Essentially, when you think happy, inspiring, or positive thoughts, your brain manufactures chemicals that make you feel joyful, inspired, or uplifted. For instance, when you anticipate an experience that is pleasurable, the brain immediately makes a chemical neurotransmitter called dopamine, which turns the brain and body on in anticipation of that experience and causes you to begin to feel focused and energetic. If you have fearful, greedy, or self-doubting thoughts, the brain also produces chemicals called neuropeptides that the body responds to in a comparable way. You feel fearful, greedy, or unworthy. In this way, thoughts are becoming matter.
When the body responds to a thought by having a feeling, this initiates a response in the brain. The brain, which constantly monitors and evaluates the status of the body, notices that the body is feeling a certain way. In response to that bodily feeling, the brain generates thoughts that produce corresponding chemical messengers; you begin to think the way you are feeling. Thinking creates feeling, and then feeling creates thinking. Going further, thoughts and feelings drive behavior in a continuous cycle. When you do this over and over, you are creating brain pathways that make it easier to feel and do in the way that you have "trained."
What also happens is that as you think about the charts that you are analyzing and executing, even though there is no real money at stake, you are going through what is called "mental rehearsal." Studies have shown that all the areas of the brain that are involved when you are trading real money and executing live trades are activated when you are simulation trading. Of course, the key is to trade in simulation "exactly" as you would with live money. Actually, there is another filtering system at play in your brain as well. It is called the reticular formation. This part of your brain facilitates arousal and focus of attention. Here is an illustration: I was attending a seminar and the presenter told us to take a moment and look around the room and to identify "everything" that was red. He gave us just a few seconds to do this, he then told us to stop and to take a pen and write everything that we saw that was BROWN. How many things do you think that we identified...if you said 0 then you are correct.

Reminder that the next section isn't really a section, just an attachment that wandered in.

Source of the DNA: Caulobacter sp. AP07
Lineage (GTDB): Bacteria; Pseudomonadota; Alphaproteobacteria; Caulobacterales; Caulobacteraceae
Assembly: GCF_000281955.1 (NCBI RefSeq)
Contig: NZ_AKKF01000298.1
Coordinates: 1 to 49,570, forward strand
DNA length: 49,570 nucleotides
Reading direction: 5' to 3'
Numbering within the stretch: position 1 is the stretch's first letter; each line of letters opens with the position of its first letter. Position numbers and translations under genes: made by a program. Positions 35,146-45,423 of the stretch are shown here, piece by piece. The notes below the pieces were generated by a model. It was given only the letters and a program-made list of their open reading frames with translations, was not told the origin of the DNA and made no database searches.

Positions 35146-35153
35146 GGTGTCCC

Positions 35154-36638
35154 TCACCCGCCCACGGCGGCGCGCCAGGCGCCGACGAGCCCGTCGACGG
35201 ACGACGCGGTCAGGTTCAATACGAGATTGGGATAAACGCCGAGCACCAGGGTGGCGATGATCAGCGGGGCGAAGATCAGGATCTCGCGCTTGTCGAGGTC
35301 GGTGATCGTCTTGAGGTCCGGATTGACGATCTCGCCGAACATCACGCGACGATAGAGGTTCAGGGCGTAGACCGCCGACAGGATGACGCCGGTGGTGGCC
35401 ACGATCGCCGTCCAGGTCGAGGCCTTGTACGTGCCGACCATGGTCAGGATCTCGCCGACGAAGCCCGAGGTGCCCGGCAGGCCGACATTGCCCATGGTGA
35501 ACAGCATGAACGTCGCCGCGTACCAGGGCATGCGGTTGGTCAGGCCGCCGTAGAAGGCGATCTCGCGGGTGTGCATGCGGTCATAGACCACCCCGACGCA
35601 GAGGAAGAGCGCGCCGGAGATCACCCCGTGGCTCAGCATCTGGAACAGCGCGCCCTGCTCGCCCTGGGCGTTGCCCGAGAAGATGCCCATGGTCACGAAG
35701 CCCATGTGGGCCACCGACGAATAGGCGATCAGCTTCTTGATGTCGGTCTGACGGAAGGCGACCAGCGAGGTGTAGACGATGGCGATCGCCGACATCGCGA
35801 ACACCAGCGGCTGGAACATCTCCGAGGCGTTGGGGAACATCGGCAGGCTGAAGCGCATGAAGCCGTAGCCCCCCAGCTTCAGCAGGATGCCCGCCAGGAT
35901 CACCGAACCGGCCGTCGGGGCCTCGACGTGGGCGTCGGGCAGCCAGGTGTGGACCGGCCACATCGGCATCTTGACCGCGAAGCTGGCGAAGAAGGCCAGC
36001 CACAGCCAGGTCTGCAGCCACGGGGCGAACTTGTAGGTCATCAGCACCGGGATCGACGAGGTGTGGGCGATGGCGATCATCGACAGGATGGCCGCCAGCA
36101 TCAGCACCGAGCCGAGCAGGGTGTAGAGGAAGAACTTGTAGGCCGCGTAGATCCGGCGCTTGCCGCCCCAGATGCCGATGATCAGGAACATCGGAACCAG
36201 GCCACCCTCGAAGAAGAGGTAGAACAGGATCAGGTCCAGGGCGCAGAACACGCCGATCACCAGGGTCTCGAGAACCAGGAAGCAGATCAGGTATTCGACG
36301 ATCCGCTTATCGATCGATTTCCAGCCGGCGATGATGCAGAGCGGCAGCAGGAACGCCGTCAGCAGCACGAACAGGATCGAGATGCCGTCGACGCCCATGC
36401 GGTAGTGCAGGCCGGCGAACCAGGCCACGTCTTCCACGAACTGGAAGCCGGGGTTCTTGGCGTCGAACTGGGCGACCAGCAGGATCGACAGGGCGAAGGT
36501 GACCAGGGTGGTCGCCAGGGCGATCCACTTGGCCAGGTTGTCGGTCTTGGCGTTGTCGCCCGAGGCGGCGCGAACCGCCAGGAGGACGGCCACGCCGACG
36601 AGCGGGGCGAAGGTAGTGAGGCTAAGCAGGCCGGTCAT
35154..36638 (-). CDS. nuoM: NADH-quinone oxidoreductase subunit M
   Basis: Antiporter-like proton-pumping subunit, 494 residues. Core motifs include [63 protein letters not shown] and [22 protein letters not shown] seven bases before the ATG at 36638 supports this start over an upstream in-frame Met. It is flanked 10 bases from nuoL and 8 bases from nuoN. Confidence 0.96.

The point of this exercise was to demonstrate how our brains filter information. We see what we think. The reticular formation is responsible for a large portion of this. When you simulation trade - again, it must be just as if you had live money on the line ‚Äì you are firing not only neurotransmitters in your brain and creating memorable states (like relaxation and confidence in the face of anxiety producing stimuli); and you are not only increasing your ability to see a particular type of setup and through repetition and training, develop tolerance and desensitize yourself to it because of the repetition; you are also, establishing expanded mental filters that allow you to "see" beyond the internal biases and limiting beliefs about the market (I wrote about some of these in last week's article, Biases: They Can Be Bad for Your Trading), which drive emotions that can and do distract you while in the trade.
So you see, there is a strong biological basis for the importance of simulation trading. It can be a boon to getting you closer to your A Game. That's what Tiger, Derek, A-Rod, Kobe and Susan are doing. They are training their minds, their brains and their bodies to work in alignment in order to get the results that they want. This is what we teach in Mastering the Mental Game. It's all about learning how to attain, maintain and sustain your A Game.
Have a great day.
- Woody Johnson